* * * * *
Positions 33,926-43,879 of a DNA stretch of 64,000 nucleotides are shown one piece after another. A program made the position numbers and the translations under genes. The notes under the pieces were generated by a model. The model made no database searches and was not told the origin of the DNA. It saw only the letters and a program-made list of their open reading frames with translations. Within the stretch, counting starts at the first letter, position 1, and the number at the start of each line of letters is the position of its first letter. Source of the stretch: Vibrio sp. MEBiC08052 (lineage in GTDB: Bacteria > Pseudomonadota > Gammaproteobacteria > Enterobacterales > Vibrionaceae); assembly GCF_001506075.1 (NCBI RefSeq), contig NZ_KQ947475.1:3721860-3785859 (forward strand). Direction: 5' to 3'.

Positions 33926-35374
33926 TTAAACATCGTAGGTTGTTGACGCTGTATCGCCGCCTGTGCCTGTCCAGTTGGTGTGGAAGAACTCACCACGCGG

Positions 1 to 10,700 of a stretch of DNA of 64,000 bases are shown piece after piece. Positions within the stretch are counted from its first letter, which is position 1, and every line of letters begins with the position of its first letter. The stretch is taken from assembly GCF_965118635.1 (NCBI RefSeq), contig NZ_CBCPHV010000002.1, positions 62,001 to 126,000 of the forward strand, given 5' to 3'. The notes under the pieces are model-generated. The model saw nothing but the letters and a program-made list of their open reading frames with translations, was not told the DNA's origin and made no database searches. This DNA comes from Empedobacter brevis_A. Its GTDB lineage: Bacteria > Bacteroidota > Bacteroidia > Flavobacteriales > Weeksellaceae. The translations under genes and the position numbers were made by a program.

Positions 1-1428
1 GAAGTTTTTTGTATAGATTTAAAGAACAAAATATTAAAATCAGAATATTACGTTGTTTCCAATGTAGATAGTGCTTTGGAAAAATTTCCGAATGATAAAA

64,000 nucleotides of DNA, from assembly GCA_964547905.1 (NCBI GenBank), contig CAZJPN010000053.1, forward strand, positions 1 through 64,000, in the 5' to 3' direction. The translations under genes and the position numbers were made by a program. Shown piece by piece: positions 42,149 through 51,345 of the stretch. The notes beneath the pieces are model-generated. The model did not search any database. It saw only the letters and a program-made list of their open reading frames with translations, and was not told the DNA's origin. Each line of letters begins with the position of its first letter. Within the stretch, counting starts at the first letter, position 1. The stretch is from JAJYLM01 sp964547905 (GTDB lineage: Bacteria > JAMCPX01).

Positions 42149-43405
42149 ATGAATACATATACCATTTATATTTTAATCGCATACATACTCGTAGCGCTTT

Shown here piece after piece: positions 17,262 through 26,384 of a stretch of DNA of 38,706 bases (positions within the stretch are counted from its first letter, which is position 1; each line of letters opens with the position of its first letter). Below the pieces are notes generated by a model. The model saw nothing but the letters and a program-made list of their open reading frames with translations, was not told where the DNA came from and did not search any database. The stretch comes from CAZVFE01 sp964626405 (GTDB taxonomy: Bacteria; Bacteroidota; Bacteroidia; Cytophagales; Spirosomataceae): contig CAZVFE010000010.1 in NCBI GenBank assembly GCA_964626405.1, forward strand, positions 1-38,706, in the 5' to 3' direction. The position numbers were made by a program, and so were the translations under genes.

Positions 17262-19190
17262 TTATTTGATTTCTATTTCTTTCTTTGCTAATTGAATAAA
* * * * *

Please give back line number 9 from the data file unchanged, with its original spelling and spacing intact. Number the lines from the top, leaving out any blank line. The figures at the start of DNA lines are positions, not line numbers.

42149 ATGAATACATATACCATTTATATTTTAATCGCATACATACTCGTAGCGCTTT